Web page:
My daughter is almost one, and has several books. She loves them, not for the stories, but for the fact that she's allowed to chew on them and they open and close. There's also the colourful illustrations in most of them, and the subject of my missive is no different.
She has a book called The Day The Rain Came, and it's about Noah and the flood. It's been her favourite for the last few days, I think chiefly because it's a pop-up book, and I haven't given it much thought until recently. I've avoided it, simply because it annoys me.
First of all, I've joked that the book should be called The Day God Killed Everyone. Because he did. It was the point. Seriously.
5 The LORD saw how great man's wickedness on the earth had become, and that every inclination of the thoughts of his heart was only evil all the time. 6 The LORD was grieved that he had made man on the earth, and his heart was filled with pain. 7 So the LORD said, "I will wipe mankind, whom I have created, from the face of the earth—men and animals, and creatures that move along the ground, and birds of the air—for I am grieved that I have made them." 8 But Noah found favor in the eyes of the LORD. (Gen. 6:5-8)
I find that this story is suitable reading for an infant somewhat troubling. Especially if you want the child to grow up a Christian, and I assume that's the point. If I wanted Mickie to grow up an atheist (and I do, but I have to put up with religion for the sake of my marriage), I'd tell her about the old testament, and point out what a dick god is, killing and having people killed and raped and stuff.
The book gets around this nicety by simply not mentioning it. It starts with Noah building the ark, not with god getting angry, and planning to kill everyone but this one guy and his family, and it even avoids the conversation that Noah and god have:
So God said to Noah, "I am going to put an end to all people, for the earth is filled with violence because of them. I am surely going to destroy both them and the earth. 14 So make yourself an ark of cypress [c] wood; make rooms in it and coat it with pitch inside and out. 15 This is how you are to build it: The ark is to be 450 feet long, 75 feet wide and 45 feet high. [d] 16 Make a roof for it and finish [e]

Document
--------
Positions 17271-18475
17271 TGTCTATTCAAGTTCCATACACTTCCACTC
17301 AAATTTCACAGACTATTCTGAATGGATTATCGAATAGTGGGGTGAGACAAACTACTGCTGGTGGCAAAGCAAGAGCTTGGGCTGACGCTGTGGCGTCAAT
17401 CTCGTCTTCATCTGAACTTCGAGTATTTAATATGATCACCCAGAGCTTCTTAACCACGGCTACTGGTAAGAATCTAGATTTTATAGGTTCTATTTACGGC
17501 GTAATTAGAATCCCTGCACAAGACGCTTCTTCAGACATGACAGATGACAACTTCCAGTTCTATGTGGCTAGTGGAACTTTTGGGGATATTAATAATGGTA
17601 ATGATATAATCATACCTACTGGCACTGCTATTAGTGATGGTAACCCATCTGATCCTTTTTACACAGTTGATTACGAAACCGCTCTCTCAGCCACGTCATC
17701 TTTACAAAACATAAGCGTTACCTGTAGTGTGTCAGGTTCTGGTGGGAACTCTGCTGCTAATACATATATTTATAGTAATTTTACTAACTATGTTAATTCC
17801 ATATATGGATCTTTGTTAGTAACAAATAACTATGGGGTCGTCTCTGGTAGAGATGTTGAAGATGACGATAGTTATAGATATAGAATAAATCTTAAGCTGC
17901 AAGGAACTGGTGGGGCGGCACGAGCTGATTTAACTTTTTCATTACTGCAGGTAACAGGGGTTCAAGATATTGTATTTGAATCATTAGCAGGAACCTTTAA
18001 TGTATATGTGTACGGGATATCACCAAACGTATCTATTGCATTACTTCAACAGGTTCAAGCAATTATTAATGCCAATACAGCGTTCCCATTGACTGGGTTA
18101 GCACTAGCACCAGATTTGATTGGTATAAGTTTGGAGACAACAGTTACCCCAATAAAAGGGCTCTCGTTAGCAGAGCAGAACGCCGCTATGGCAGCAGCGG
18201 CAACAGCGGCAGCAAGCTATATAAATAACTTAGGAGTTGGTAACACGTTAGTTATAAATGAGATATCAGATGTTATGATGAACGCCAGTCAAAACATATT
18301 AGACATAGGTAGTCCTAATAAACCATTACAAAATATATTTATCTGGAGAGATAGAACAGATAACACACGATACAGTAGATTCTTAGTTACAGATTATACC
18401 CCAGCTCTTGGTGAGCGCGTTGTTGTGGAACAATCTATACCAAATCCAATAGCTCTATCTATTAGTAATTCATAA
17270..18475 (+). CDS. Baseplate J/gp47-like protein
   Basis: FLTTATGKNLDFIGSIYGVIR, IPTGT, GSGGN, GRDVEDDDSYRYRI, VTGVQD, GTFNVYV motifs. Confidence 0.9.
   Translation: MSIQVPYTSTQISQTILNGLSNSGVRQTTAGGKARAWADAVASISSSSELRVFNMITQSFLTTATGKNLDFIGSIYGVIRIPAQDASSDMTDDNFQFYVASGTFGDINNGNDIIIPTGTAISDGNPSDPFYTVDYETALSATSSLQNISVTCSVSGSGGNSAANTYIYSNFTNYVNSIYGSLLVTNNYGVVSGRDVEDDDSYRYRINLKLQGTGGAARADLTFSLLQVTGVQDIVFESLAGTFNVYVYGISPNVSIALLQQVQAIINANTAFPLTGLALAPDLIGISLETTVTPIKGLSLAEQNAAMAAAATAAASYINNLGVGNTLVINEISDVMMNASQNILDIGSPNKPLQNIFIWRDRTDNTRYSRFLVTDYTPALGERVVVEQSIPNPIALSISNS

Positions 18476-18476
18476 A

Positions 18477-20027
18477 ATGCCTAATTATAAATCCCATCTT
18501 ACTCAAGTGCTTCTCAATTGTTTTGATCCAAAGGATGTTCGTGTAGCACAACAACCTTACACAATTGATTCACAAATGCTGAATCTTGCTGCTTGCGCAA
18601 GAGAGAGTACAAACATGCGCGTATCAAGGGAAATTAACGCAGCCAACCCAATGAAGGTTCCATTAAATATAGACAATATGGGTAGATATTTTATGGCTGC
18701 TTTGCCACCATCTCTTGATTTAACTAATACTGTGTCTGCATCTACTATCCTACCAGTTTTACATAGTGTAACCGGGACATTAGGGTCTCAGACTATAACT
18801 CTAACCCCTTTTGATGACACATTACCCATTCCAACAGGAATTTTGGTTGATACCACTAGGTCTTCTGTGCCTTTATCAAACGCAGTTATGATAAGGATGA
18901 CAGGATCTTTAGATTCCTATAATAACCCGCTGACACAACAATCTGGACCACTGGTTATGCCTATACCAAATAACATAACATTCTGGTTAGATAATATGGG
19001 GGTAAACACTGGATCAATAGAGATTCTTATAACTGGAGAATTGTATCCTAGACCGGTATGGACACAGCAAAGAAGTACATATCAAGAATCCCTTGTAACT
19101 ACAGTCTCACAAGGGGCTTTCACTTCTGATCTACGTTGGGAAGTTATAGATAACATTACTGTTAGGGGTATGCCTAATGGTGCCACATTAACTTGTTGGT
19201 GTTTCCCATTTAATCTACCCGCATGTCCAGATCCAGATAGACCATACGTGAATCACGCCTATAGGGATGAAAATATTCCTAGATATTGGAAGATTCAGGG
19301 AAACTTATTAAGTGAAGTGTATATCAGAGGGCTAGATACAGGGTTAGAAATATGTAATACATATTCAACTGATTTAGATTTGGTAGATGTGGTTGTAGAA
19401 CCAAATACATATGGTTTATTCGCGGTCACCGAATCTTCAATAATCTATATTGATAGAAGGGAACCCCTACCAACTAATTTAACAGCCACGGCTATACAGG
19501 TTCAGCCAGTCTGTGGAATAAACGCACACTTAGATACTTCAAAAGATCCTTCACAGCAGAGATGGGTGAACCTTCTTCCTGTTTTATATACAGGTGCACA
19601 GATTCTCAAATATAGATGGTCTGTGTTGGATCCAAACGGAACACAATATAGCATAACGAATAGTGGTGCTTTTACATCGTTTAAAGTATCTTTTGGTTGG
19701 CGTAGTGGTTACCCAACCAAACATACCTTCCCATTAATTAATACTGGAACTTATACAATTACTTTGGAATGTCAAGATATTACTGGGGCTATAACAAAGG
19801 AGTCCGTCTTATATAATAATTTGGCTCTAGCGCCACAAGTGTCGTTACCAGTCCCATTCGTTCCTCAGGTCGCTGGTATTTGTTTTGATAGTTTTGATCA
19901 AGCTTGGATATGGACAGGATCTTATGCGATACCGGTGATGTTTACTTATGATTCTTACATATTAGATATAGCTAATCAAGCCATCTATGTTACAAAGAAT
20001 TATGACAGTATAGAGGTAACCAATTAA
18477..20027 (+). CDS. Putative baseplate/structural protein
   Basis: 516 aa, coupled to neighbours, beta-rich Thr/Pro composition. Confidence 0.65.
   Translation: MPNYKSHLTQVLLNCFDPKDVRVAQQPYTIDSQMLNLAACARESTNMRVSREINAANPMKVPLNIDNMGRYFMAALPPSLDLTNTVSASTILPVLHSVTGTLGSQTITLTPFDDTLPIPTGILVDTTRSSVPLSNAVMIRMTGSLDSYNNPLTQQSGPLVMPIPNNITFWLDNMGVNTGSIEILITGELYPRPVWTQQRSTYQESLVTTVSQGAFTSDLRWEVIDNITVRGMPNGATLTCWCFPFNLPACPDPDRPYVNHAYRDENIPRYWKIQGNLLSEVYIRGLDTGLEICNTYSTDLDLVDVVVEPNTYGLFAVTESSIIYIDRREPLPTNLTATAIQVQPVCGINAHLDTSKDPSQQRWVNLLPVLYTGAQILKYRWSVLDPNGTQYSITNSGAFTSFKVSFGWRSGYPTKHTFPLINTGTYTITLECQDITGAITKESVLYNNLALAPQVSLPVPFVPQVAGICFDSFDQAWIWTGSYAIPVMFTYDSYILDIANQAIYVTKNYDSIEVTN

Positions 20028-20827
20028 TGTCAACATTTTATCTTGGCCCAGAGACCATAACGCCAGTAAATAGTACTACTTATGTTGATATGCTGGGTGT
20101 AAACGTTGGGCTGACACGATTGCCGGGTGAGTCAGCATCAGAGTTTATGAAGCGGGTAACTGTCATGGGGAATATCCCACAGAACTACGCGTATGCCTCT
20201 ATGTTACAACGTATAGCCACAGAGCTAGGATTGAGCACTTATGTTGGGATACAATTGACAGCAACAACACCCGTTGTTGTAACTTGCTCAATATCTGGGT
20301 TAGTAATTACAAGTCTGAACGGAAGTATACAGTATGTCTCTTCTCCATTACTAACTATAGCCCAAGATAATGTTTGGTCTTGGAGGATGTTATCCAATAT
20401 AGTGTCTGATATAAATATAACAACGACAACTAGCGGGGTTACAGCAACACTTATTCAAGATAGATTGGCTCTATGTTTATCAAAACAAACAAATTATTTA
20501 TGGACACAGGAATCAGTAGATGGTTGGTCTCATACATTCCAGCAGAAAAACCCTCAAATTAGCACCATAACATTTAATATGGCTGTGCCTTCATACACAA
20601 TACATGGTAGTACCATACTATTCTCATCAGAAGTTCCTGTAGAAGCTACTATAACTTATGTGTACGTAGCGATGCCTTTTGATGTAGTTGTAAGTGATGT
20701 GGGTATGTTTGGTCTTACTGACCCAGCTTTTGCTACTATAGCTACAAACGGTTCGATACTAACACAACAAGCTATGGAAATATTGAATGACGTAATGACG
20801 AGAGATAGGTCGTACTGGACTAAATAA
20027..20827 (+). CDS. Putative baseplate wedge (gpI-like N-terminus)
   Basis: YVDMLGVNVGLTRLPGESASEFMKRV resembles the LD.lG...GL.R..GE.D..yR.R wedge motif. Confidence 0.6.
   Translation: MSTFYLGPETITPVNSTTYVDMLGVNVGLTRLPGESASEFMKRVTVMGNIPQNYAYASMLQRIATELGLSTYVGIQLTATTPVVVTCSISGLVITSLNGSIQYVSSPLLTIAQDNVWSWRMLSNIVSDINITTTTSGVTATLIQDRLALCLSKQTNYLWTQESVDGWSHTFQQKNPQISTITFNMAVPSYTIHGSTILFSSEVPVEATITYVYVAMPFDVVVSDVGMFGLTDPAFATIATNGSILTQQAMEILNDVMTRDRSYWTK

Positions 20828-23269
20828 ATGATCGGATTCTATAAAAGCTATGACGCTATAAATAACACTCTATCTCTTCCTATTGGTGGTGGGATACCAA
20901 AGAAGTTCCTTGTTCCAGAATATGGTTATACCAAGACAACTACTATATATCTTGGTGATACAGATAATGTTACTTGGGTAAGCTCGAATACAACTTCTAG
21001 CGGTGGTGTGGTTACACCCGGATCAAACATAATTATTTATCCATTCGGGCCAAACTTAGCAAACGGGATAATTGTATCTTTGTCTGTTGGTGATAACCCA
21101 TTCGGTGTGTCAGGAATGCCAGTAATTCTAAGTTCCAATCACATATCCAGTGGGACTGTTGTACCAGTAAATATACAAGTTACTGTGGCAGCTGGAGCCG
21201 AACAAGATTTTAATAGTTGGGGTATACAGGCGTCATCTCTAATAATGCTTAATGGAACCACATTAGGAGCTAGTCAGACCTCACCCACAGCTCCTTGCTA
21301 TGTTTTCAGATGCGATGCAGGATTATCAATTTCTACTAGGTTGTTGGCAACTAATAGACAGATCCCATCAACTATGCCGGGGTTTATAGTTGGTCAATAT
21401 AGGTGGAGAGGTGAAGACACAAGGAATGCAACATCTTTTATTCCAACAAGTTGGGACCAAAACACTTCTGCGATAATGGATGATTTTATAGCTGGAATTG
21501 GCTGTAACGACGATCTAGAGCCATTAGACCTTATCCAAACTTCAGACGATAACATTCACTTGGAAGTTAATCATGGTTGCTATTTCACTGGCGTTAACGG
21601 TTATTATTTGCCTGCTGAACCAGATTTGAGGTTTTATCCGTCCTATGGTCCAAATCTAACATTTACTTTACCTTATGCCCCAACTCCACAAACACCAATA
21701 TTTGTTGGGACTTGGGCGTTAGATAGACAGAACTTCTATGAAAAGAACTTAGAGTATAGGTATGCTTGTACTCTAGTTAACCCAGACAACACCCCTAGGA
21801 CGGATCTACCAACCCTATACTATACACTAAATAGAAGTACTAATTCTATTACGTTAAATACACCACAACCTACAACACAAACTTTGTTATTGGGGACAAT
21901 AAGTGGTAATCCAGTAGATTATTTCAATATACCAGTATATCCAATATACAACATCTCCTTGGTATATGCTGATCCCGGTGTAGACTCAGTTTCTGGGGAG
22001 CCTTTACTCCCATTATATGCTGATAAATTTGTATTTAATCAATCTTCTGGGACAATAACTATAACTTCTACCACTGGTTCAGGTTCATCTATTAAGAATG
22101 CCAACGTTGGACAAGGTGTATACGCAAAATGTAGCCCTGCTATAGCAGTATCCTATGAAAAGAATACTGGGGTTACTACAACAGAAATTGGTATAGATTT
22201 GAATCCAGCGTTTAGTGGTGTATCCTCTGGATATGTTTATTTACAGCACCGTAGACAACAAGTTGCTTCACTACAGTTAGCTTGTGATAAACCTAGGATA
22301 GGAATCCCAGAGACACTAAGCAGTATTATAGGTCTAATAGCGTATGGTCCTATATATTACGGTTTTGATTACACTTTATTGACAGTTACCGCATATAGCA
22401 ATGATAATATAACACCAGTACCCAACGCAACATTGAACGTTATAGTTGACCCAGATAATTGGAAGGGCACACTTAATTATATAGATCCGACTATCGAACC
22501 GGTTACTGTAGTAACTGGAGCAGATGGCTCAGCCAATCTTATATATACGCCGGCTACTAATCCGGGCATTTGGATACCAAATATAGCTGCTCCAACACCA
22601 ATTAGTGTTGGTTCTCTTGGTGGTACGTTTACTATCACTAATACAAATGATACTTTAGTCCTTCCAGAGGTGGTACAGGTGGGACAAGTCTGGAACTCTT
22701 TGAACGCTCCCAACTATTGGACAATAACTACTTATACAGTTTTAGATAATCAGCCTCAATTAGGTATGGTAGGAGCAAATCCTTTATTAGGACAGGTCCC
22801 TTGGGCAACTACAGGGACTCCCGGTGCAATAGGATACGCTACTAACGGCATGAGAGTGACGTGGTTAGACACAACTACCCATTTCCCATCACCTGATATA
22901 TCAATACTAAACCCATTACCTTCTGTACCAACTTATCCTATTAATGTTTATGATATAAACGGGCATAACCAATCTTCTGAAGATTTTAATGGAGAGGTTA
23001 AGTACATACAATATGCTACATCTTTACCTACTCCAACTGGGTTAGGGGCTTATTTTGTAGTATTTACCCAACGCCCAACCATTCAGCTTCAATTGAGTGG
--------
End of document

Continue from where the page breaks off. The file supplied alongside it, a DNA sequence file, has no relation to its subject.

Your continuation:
the ark to within 18 inches [f] of the top. Put a door in the side of the ark and make lower, middle and upper decks. 17 I am going to bring floodwaters on the earth to destroy all life under the heavens, every creature that has the breath of life in it. Everything on earth will perish. 18 But I will establish my covenant with you, and you will enter the ark—you and your sons and your wife and your sons' wives with you. 19 You are to bring into the ark two of all living creatures, male and female, to
keep them alive with you. 20 Two of every kind of bird, of every kind of animal
and of every kind of creature that moves along the ground will come to you to be
kept alive. 21 You are to take every kind of food that is to be eaten and store
it away as food for you and for them. (Gen. 6:13-21)
Noah builds his boat (measuring in feet, now, as opposed to cubits), and collects all the animals on the planet, and then the rain comes. Everybody is smiling all the time in the images (even the animals), which indicates mental deficiency, considering what is going on as the waters rise, and the fact that the genepool just got much, much smaller, and it's going to take some kickass divine intervention to prevent inbreeding.
It also ignores the fact that apparently the fish and aquatic mammals were behaving themselves, and that god was going to kill them anyway with a sudden drop in the salinity of the oceans. Also unconsidered is the fact that plants are likely incapable of sinning, but were nonetheless condemned. The two of each kind versus seven of each kind is ignored as well as the contradictions in the timeline, the number of mountains that appear, and the repetition of Noah's people going into the ark.
The book does not tell the story of the condemned birds sent out to look for land, either. The rains stop, the boat lands, and everybody still smiles (and the trees are strangely undisturbed). The rainbow appears, and the book tells the child that it's a symbol of god's love. I read it as a symbol of god's repentance, but what do I know.
This book bugs me. It translates the story of one of god's worst crimes against humanity into pretty pictures for children, and skips the genocide point, which god says repeatedly is the thrust of the matter. I pointed this out to my wife the other day, saying that the story is incomplete, and the rest ought to be included. She agreed, pointing out that the people were sinners, so god killed them. I'm not sure that's the message children should get, but I think my perceptions are skewed.
Another note on the book. Check out this screenshot, and see how the book is categorized:
"Juvenile Nonfiction". At least "Juvenile" is right.